Keep in mind that you have the right to your children's records. Also remember that as long as the records remain in a principal's office, someone may cause bureaucratic difficulties for you at a future date. (Of course, if you enroll in a Home Study School, that school will request the school records for you.) It is important also to keep in mind that you are within your legal rights to educate your children at home, even though school officials and even school lawyers may tell you it is against the law. There are exceptions to the law and different interpretations by the courts. For example, the State of Michigan had five different interpretations in two years. Usually once local authorities realize that you will not be "bluffed" and that you have legal consultation, they will back down. Please be assured that the great majority of parents never go to court. Those who do win nine out of ten cases. One lawyer who has handled 150 Home Schooling cases has not lost a single one!

Though at present there are no State requirements for Home Study Schools, it is prudent to follow some of the rules for the government schools which do not infringe on parental rights. Most states, for example, require about 180 school days per year. Future legislation, already in progress, will have calendar and attendance requirements for home schools; you should be ready for them.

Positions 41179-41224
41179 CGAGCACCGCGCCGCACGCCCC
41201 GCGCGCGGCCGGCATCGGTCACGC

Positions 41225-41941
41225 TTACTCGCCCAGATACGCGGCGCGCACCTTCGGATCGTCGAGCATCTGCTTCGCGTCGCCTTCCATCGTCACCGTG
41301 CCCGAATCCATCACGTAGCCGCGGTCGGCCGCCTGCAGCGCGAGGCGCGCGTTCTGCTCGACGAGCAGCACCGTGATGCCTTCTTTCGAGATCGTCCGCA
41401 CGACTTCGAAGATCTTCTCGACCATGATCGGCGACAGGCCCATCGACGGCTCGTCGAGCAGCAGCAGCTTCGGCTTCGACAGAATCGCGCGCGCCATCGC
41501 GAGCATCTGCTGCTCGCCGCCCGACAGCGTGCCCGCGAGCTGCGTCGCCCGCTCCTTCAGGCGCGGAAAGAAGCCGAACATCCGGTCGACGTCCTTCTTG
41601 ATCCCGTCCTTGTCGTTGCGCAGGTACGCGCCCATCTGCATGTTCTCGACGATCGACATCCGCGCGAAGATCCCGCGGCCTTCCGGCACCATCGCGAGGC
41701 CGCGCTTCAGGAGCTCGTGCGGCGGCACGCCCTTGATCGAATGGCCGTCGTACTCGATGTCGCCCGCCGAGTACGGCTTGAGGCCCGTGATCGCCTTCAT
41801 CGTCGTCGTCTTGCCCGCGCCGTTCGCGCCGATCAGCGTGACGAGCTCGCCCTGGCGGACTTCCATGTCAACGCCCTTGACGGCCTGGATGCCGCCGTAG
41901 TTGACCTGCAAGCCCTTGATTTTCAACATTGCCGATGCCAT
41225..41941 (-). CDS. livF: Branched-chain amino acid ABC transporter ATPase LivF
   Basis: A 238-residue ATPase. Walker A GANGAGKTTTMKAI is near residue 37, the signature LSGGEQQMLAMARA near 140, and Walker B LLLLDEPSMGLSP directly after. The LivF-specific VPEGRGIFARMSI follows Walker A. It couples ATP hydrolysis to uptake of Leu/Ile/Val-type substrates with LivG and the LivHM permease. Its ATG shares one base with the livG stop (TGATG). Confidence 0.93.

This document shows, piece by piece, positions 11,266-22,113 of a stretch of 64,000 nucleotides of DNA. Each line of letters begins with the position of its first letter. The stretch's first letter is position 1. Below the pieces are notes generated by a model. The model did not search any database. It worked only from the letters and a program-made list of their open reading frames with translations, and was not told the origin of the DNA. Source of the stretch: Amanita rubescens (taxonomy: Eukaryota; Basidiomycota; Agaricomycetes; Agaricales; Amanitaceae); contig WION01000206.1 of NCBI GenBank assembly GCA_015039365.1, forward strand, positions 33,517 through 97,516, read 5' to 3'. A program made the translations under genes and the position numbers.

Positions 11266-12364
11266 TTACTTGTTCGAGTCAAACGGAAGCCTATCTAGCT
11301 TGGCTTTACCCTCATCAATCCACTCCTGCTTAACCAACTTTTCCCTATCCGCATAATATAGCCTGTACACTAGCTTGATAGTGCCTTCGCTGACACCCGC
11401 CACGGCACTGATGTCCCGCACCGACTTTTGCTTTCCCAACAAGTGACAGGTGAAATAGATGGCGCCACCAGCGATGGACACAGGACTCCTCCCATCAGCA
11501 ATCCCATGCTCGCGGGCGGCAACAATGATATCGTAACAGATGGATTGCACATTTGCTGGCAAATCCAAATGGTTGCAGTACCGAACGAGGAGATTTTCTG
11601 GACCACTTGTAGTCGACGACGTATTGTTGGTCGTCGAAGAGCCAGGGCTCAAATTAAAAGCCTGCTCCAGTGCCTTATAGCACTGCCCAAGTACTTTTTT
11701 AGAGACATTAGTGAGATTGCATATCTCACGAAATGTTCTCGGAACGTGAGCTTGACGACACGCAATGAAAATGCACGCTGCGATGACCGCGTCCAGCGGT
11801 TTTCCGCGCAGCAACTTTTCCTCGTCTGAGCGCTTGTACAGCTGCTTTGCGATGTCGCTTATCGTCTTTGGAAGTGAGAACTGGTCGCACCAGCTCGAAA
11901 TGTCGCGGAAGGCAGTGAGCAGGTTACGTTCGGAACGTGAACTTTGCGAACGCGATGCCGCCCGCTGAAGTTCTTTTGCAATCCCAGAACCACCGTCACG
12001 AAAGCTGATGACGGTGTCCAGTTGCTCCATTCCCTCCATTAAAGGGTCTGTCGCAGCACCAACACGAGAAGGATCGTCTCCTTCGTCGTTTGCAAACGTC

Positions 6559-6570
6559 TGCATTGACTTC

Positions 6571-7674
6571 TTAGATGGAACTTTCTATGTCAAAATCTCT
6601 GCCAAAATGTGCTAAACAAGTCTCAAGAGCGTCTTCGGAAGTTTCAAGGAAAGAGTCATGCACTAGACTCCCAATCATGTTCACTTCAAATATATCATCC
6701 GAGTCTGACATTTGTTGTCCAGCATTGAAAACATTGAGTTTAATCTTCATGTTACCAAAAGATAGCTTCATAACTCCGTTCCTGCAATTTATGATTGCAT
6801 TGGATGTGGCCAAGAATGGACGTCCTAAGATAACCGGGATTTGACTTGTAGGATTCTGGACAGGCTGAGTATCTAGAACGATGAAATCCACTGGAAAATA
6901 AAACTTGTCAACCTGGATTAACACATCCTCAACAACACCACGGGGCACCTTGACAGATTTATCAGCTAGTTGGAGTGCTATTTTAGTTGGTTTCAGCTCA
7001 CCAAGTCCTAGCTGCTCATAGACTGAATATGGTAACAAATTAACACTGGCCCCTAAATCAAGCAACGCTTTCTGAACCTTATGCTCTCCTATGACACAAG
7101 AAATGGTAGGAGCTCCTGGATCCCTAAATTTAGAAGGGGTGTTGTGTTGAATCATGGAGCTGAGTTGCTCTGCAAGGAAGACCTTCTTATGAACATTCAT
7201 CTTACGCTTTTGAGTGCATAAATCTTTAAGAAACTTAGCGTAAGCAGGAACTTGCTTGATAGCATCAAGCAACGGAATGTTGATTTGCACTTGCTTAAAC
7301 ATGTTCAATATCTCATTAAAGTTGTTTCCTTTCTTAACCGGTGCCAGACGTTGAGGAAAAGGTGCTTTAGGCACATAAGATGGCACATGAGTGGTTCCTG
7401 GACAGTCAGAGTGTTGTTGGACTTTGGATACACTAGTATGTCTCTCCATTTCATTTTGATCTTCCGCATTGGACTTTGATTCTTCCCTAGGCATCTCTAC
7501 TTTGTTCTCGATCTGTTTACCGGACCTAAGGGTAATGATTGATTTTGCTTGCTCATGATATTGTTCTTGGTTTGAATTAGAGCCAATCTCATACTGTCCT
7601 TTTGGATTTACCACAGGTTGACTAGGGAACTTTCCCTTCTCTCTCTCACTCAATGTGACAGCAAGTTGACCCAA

Obtain blank or school-term calendars from teacher's stores or from Continental Press. Fill in the required number of school days, from September through June. Be sure to note the non-school days for Thanksgiving, Christmas, and Easter vacations, as well as holidays and holy days. You may include as school days two days each year for Teacher Student counseling, to discuss curriculum, procedure, classwork, or whatever. These are usually at the beginning of the year and in late January. Field trips can be included as regular school days also. Public schools plan about two Field trips each semester, but the Home School may schedule many more, perhaps two or three each month. Your children do not have to make up days they are sick (unless it is an excessive number). Public schools allow up to about seven days a year for bad weather, which they are not required to make up, so there is no need to worry if you miss a few days due to family problems.